Prabha Atre, 89, the seniormost torchbearer of the Kirana gharana, who knew Joshi closely for years, believes that a singer’s ingenuity relies heavily on his voice. “It does not suffice to have music in the head,” she says. “It must be projected successfully through the voice… Bhimsen ji had been fortunate in this regard. His voice, even at an advanced age, engulfed the listener like a flood of bright light pervading the whole environment… Kirana (gharana) artistes have voices that are thin, sharp and high-pitched. But Bhimsen ji’s voice was quite the opposite — broad, dense, wide-ranging, capable of prolonged spans. And yet it could lay claim to sweetness and melodiousness,” she adds.

In his book, Bharata Ratna Pt Bhimsen Joshi: The Voice of the People (2016), Bengaluru-based vocalist Nagaraj Rao Havaldar, who learnt music from Joshi’s seniormost disciple Pandit Madhav Gudi, writes that Joshi became the gold standard in the world of classical music, “Pandit ji’s music reached the common man, music lovers, scholars and musicians. It was a voice that belonged to everybody,” Havaldar writes. Gudi spent 28 years living with Joshi. Then there was the morning of August 15, 1988, when India watched the first visuals of an amber sun, sea and the splatter of a waterfall segueing into a sombre Joshi singing Mile sur mera tumhara. The raga was the majestic Bhairavi, whose infectious melody swirled out of television sets and into our hearts.

Born in a Brahmin family, to a Sanskrit-teacher father and a homemaker mother in Dharwad, Joshi was one of 16 children. He was 11 when an HMV LP featuring a bandish by Ustad Abdul Karim Khan, founding father of the Kirana gharana, would change his life. The record was being advertised and would constantly be played on the streets. As Khan sang a three-minute Piya bin naahi aaot chain in raag Basant, he’d plumb the depths of the spring raga; and in turn a young Joshi’s soul. He wondered, “what does one have to do to sing like this?,” he says, in the Films Division documentary.

The answer was going to Gwalior, the only place that he’d heard was synonymous with classical music. So, empty-handed, with only the clothes on his back, armed with music he’d learned by listening to his mother’s abhangs and a few stray records, Joshi got on a train from Gadag, without any ticket, and began his quest. His family, for a long time, thought that he left because his mother refused him a spoonful of ghee. It took the young boy more than two months to reach Gwalior, where he landed at the doorstep of sarod maestro Ustad Hafiz Ali Khan, Ustad Amjad Ali Khan’s father. There, the state provided a free meal to those who learned music. A young Joshi would eat lunch in the day and learn from Hafiz Ali in the evening. He gave him two ragas — the contemplative Marwa and the complicated raga of dusk, Puriya Dhanashree. However, being a well-known musician, Hafiz Ali’s travels kept him away from his students. A restive Joshi then left for Kolkata, which he thought was the city of many accomplished singers.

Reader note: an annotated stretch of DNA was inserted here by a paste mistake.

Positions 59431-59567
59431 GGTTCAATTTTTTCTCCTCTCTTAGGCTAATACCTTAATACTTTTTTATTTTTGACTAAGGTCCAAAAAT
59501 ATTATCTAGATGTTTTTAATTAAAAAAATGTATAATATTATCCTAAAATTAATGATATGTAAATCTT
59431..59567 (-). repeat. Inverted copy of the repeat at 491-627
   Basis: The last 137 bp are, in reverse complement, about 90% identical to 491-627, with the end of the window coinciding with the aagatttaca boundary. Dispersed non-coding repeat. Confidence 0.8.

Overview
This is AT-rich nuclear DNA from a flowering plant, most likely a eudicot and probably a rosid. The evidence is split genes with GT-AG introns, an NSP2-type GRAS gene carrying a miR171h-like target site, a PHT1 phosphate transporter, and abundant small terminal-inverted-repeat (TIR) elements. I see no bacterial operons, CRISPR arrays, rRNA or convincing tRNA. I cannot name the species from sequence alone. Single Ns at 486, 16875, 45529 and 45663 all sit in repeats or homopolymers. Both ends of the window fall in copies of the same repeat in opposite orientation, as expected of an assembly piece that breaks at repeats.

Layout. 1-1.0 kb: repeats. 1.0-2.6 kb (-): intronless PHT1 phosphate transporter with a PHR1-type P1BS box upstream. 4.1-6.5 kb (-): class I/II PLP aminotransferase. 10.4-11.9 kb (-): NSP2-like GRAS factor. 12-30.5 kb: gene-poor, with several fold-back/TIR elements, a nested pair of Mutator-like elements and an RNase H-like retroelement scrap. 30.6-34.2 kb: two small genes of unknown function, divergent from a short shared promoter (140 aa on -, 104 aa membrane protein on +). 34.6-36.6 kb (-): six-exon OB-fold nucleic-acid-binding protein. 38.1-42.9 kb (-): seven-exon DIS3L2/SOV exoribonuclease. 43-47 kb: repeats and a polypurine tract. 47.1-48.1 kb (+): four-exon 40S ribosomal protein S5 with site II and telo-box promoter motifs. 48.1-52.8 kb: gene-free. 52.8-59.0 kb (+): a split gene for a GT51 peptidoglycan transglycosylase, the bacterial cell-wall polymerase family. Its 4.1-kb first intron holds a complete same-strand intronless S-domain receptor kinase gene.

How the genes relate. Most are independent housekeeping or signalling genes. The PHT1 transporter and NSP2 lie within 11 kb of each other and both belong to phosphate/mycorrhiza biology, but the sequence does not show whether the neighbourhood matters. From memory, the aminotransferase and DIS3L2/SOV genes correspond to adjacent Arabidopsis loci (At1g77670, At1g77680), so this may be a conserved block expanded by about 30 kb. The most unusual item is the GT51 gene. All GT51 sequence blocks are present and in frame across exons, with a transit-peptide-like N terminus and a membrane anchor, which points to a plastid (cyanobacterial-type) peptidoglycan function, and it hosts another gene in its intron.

After his stint at Sanyal’s place as a domestic worker, Joshi visited Delhi briefly before he left for Jalandhar for the famed Harballabh Sangeet Sammelan, the oldest music conference in the country. In Jalandhar, he learned for a while from Bhakt Mangatram, a blind dhrupad musician. A wealthy mill owner, who was also a musician, bought him meals at a local eatery for some months. There, he met Gwalior gharana vocalist Pandit Vinayakrao Patwardhan, who told him to head back to Maharashtra where Sawai Gandharva, the disciple of Ustad Abdul Karim Khan, lived.

Once again, life came full circle. It was Karim’s music that had prompted Joshi to make the journey in the first place. For the next four years, Joshi lived in Kundgol after Gandharva accepted him as a student. He learned only for three, as Gandharva, whose actual name was Ramachandra Kundgolkar Saunshi, didn’t teach him in the first year. Gandharva was not only famous as a classical musician but found popularity in Marathi theatre by playing female roles. His title came from Bal Gandharva, the doyen of Marathi natyasangeet. Once in his guru’s house, Joshi did sewa, washed his clothes, filled water from the well, and cleaned the house. It was only after a year of testing his resolve to learn that Gandharva began to teach Joshi. He performed live for the first time at the age of 19. An album of his abhangs and bhajans was released by HMV the next year in 1942. A year later, Joshi moved to Mumbai. Shrinivas Joshi, his youngest son, says, “As a musician, his life is a miracle. He was born in an area with Kannada as his mother tongue. There, no one knew of classical music. He heard that one record and gambled his entire life for this pursuit. The miracle is that he came up victorious and sits among the giants. He was born for this.”